• Rep. Mark Finchem (R-11)[7]
  • Rep. Travis Grantham (R-12)[7]
  • Rep. Gail Griffin (R-14); Commerce, Insurance and Economic Development Task Force[3]
  • Rep. John Kavanagh (R-23); attended 2018 ALEC Annual Meeting.[6]
  • Rep. Anthony T. Kern (R-20)[7]
  • Rep. Jay Lawrence (R-23)[1]
  • Rep. Becky Nutt (R-14)[7]
  • Rep. Kevin Payne (R-21)[7]
  • Rep. Tony Rivero (R-21), attended 2018 ALEC annual meeting[6]
  • Rep. Bob Thorpe (R-6), received ALEC "scholarship" funds in 2012[8] and 2013,[9] spotted at ALEC fundraising dinner in March 2014[10]
  • Rep. Ben Toma (R-22)[7]
  • Rep. Kelly Townsend (R-16)[11]
  • Rep. Jeff Weninger (R-17), registered member


Arizona State Treasurer

Office of the Courts

  • Jerry Landau, Government Affairs Director, "ALEC Government/Legislative Staff"[13]

Phoenix City Council

  • Councilman Sal DiCiccio (District 6)[17]

Buckeye City Council

  • Councilman Patrick HagEstad, City Council District 4, "ACCE Elected Official Non-Member" [13]

Former Representatives

Former Senators

Well, Russell, it would appear that you didn't read my post in its entirety... if such a motion were made in any committee, it would be rejected by the chair as beyond the scope of the committee, because there WILL BE NO COMMITTEE whose subject matter will include changing the rules of the convention.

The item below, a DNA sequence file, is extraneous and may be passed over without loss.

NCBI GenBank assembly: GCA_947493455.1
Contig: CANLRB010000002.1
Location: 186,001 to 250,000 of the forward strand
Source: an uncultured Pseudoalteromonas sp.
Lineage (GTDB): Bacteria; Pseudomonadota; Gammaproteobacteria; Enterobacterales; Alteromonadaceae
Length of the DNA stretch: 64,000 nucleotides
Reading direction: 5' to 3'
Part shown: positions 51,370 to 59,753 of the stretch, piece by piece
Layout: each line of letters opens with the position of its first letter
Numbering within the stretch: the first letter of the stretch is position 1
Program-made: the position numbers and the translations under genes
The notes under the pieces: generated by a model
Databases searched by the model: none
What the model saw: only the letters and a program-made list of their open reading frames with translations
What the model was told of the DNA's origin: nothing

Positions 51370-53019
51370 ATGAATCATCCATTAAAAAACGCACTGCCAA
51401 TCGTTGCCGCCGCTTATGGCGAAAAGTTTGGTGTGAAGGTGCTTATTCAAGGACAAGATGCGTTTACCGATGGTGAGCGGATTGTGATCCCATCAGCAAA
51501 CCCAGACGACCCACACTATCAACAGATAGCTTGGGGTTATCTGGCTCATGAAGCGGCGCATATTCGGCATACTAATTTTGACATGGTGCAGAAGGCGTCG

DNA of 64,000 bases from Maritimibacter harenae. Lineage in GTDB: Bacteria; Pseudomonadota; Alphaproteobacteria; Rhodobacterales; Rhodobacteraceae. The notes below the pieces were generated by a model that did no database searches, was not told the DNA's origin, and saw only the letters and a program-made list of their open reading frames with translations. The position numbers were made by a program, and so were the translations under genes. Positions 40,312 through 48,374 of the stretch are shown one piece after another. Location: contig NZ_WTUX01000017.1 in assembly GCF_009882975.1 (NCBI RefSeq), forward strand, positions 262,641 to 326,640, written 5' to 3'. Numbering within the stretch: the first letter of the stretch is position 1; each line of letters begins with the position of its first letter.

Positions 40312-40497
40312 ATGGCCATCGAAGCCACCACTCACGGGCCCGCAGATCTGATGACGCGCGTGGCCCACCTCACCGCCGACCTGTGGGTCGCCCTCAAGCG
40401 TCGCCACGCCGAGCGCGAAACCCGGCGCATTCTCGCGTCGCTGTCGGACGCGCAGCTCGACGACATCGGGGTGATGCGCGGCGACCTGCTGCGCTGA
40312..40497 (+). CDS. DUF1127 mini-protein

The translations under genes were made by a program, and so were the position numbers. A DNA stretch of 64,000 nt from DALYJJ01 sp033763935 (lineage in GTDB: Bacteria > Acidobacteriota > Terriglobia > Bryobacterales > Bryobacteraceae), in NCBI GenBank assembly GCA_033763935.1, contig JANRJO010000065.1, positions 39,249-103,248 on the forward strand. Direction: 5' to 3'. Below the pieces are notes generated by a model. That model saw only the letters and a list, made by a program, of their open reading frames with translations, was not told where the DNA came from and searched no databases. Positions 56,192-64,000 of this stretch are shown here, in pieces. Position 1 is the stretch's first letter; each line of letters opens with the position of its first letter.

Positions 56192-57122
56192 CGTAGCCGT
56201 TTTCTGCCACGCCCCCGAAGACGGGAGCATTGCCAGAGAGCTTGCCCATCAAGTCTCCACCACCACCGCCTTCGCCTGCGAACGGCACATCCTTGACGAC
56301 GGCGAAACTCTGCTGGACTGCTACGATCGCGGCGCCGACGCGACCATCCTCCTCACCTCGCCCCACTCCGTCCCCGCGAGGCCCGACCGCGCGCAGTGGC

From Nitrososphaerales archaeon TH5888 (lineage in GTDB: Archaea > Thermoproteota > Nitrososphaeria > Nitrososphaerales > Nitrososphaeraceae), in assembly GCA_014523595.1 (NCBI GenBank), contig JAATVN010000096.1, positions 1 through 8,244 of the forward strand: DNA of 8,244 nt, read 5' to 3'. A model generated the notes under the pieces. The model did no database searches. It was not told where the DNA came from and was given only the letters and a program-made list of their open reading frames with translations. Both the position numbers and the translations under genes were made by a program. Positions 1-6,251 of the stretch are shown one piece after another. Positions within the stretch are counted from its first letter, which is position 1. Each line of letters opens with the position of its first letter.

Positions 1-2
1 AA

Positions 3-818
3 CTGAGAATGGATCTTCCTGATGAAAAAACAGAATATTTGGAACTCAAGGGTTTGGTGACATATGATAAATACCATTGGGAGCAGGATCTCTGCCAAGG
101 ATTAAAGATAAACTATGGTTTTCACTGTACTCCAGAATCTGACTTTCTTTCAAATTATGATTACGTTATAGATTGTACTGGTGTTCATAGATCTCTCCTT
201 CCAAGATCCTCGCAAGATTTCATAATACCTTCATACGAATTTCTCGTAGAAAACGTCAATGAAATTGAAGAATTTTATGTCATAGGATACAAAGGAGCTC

So, if the rest of your fear-mongering and anti-American guilt-by-association rant is based on that specious premise, I'm afraid that this is all you'll not be getting from me by way of response.

The difference is that if the Senator went into business for himself the State would recall him and replace him. It is orders of magnitude difficult for the voters to do this and just as McCain was impossible to get rid of for the people. The State of Arizona seeing that they were being sold out could pull his plug. The State, Arizona, has much more ability to defend itself than the voters in the state. There is a Gov. and Legislature and lawyers all in place and paid to defend the State against attack on it's sovereignty and interests. Do you see now why the power brokers wanted the change making the Senate a wild card they can play if they are willing to put forth the cash to get what they want.



My reading of history convinces me that most bad government results from too much government.
Thomas Jefferson